The physical therapy brand is something I care about – quite a lot, actually. As a physical therapist, business owner, and self-professed brand nerd, I believe that preserving the integrity of the physical therapy brand while advancing our position in the consumer marketplace is critical to the future of our profession.
So, when I read the March 19th headline in The Marquette Tribune, “Physical therapy students to host annual Massage-A-Thon,” I pumped my brakes…hard.
What? Physical therapy massage-a-thon? OMG. (Yeah, I said that.)
If there’s one thing we don’t need in the physical therapy profession, it’s confusion. And as much as I applaud the ambition of the Marquette College of Health Sciences for raising money and reaching into the community with their physical therapy students, I fear the consequences of the language used to guide and promote such an activity. Namely, the word massage.
Physical therapists are NOT massage therapists, and while I would expect that the Marquette College of Health Sciences is fully aware of this, I believe the use of the phrase, “Massage-A-Thon,” to describe and promote their fundraiser is indicative of an oversight not uncommon in the world today – that language matters.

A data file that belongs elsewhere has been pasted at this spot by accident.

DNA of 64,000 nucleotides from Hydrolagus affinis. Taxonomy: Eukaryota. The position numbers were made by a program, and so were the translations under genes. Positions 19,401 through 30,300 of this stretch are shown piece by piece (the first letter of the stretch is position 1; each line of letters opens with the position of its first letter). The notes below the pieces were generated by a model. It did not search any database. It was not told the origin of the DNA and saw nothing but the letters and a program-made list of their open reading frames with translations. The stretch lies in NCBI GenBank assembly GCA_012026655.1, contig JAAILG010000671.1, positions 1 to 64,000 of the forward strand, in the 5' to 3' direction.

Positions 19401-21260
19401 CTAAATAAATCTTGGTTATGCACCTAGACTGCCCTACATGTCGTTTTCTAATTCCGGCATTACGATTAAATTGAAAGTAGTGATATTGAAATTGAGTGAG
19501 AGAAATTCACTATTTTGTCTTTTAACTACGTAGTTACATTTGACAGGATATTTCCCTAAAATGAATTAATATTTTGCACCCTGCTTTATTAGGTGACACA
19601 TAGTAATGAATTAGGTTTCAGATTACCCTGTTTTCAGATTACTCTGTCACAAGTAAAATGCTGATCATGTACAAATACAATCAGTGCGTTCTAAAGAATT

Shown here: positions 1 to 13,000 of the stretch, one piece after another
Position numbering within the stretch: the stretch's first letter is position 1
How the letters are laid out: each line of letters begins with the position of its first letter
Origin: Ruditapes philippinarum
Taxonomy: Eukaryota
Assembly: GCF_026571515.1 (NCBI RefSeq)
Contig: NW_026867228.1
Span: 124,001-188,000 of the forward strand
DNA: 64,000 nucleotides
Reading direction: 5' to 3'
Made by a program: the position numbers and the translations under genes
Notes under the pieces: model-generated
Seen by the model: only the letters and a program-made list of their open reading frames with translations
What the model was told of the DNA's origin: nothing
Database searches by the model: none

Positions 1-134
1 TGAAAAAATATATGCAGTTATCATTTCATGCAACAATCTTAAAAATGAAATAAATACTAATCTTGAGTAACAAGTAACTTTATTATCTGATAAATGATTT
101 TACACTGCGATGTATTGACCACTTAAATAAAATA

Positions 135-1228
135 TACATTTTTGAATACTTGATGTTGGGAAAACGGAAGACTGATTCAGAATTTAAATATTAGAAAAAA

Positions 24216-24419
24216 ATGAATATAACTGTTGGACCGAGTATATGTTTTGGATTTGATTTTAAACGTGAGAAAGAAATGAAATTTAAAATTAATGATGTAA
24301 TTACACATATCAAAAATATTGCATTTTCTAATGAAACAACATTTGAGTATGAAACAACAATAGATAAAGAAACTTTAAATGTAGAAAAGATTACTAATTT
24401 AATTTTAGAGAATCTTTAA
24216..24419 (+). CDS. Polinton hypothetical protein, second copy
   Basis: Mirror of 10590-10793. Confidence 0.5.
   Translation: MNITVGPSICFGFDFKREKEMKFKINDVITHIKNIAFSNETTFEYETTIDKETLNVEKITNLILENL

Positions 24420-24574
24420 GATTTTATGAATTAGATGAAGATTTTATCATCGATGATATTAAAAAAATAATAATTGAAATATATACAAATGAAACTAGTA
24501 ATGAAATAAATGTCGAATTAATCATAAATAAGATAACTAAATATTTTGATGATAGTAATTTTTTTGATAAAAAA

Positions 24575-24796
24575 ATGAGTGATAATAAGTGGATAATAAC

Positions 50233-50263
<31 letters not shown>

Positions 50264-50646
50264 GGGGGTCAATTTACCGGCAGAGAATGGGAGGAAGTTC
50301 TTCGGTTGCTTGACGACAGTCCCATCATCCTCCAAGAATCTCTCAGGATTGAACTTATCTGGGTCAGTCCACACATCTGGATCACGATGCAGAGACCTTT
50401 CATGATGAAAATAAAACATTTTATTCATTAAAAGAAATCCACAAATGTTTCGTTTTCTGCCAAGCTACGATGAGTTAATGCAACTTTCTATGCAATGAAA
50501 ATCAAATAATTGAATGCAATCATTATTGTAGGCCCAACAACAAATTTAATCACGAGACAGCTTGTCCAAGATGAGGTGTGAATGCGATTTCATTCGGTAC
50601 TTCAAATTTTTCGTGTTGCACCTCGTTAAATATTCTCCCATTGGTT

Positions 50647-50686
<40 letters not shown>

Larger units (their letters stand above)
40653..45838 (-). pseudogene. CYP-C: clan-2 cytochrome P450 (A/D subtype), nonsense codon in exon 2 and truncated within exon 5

In a healthcare market rife with competition from providers who go to all lengths to position themselves as THE choice for care, the mincing of words in such a careless manner can have specific and detrimental consequences to a consumer market that doesn’t fully understand what physical therapists do in the first place.
We don’t want consumers entering our physical therapy practices asking for massages any more than we want consumers soliciting physical therapy from chiropractors or physicians. We shouldn’t have physical therapy students hosting massage-a-thons, nor should we have massage therapy students holding physical therapy seminars. All are wrong.
Physical therapists help persons reduce pain and improve function through specific, goal-driven interventions, exercise, and education. Please, let’s keep this at the forefront of our brand promise, and avoid the promotion of ourselves through anything that veers from this course. Massage therapists provide a valuable service within the healthcare market, but physical therapists and massage therapists are distinctly different from one another.
It is in our obligation and interest that we must keep the consumer aware of such differences.
I will be speaking more about the physical therapy brand at the California Physical Therapy Association on September 20, 2013. Click here to learn more.